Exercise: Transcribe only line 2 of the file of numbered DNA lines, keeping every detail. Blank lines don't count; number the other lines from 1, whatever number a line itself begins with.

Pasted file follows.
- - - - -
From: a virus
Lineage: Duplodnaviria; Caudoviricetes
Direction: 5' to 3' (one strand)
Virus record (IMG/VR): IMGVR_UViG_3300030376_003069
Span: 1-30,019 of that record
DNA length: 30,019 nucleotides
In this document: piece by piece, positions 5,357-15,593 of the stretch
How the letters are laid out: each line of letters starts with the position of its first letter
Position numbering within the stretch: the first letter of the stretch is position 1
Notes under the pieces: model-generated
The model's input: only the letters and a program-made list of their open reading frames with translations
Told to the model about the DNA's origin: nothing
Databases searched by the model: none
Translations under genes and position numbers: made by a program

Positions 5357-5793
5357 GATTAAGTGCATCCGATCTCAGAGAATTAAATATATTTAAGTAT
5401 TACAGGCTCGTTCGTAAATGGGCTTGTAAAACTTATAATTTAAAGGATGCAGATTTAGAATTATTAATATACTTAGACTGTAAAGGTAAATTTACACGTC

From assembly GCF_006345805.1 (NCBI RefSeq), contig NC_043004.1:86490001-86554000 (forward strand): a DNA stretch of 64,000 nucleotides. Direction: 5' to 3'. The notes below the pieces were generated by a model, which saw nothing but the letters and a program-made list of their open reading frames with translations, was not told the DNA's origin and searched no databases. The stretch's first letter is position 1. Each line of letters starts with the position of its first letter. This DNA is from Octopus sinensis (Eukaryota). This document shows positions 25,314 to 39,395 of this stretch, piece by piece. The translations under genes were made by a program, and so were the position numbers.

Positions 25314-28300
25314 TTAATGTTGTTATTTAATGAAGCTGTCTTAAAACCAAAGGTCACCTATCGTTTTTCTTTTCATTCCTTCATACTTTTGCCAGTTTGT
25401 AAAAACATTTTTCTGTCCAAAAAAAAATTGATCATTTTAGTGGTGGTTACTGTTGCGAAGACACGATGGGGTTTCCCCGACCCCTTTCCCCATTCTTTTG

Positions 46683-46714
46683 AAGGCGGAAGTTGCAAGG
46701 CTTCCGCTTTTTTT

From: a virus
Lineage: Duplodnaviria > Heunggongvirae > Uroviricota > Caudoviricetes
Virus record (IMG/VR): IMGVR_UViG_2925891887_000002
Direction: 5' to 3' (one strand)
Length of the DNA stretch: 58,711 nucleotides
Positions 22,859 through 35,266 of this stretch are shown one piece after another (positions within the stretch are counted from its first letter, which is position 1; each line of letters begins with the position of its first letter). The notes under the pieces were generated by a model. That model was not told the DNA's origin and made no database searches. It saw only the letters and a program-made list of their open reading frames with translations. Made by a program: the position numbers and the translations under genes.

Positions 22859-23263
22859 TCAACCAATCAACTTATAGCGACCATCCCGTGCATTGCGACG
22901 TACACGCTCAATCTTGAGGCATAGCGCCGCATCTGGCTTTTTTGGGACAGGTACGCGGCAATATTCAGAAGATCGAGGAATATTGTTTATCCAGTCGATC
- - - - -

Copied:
Lineage: Duplodnaviria; Caudoviricetes